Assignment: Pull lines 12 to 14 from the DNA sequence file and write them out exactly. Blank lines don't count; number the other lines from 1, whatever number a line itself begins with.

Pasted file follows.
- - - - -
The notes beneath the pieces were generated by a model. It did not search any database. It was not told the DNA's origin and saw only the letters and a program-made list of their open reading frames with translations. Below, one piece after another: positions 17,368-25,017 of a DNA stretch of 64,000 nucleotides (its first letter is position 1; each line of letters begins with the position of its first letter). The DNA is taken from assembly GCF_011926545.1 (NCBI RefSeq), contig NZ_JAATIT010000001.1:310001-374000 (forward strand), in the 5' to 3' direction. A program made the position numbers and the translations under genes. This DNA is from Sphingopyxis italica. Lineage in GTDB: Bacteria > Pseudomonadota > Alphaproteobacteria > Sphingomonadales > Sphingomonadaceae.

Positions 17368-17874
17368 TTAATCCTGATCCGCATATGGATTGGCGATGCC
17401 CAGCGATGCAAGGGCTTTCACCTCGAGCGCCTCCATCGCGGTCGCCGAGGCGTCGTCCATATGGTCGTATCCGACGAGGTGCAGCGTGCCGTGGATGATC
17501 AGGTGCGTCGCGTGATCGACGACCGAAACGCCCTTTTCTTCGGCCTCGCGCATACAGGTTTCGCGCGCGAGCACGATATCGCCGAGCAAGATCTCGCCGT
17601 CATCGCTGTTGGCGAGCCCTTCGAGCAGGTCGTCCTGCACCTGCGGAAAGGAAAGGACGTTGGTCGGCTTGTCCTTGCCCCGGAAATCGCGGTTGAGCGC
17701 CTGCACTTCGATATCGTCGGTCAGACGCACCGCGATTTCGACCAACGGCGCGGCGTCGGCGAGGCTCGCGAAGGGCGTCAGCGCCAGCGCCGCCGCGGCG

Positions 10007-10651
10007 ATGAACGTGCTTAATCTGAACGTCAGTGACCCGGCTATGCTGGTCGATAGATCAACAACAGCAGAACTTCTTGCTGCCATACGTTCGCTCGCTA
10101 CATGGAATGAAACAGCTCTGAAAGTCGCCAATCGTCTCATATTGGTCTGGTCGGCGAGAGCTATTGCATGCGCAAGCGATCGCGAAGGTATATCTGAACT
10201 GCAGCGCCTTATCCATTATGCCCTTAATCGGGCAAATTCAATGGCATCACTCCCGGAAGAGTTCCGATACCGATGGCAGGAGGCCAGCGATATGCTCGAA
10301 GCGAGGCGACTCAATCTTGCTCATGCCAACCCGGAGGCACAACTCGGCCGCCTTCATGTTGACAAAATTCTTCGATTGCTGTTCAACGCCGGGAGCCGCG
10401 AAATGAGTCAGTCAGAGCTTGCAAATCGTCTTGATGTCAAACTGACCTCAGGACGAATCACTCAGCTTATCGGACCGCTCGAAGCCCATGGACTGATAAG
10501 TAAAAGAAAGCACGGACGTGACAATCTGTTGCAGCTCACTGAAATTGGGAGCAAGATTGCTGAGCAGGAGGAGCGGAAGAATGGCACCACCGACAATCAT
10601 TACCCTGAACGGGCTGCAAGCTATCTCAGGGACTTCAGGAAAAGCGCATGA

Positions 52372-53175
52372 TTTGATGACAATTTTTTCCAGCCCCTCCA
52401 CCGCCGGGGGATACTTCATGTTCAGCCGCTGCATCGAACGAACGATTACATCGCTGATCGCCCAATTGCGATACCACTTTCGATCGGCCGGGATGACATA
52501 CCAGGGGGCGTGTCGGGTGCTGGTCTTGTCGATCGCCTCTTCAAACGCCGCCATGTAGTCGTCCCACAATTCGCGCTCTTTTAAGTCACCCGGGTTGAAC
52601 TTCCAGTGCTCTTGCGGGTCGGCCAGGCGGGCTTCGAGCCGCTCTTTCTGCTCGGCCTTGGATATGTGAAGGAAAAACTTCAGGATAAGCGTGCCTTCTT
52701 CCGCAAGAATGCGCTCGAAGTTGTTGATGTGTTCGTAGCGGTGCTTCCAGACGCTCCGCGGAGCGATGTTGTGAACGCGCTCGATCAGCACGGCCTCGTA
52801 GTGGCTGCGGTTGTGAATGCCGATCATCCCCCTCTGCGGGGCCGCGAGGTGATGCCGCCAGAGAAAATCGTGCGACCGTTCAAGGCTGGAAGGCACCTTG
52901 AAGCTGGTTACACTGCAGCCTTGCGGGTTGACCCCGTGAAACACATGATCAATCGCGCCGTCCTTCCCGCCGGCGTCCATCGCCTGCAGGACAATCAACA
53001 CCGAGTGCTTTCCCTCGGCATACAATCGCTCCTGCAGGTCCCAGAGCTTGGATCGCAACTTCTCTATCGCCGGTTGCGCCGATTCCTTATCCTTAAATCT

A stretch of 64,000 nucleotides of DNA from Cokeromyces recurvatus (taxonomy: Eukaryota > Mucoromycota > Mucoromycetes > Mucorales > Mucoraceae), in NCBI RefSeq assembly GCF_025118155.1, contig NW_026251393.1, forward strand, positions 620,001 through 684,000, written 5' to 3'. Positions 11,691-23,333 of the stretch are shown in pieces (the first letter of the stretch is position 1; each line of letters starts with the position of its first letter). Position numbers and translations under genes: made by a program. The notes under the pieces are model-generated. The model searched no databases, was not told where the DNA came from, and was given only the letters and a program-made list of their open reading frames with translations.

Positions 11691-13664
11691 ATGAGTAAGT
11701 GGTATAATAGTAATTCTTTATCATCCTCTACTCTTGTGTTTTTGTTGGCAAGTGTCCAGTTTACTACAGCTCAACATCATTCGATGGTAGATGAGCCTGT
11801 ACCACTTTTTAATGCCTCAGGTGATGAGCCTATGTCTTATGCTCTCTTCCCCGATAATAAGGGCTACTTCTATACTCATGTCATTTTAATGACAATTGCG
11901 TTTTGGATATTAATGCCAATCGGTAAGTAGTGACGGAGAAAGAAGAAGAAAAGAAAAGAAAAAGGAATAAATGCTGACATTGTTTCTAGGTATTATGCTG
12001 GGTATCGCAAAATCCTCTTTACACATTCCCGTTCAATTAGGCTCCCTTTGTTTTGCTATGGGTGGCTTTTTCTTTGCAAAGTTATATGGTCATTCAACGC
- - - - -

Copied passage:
10301 GCGAGGCGACTCAATCTTGCTCATGCCAACCCGGAGGCACAACTCGGCCGCCTTCATGTTGACAAAATTCTTCGATTGCTGTTCAACGCCGGGAGCCGCG
10401 AAATGAGTCAGTCAGAGCTTGCAAATCGTCTTGATGTCAAACTGACCTCAGGACGAATCACTCAGCTTATCGGACCGCTCGAAGCCCATGGACTGATAAG
10501 TAAAAGAAAGCACGGACGTGACAATCTGTTGCAGCTCACTGAAATTGGGAGCAAGATTGCTGAGCAGGAGGAGCGGAAGAATGGCACCACCGACAATCAT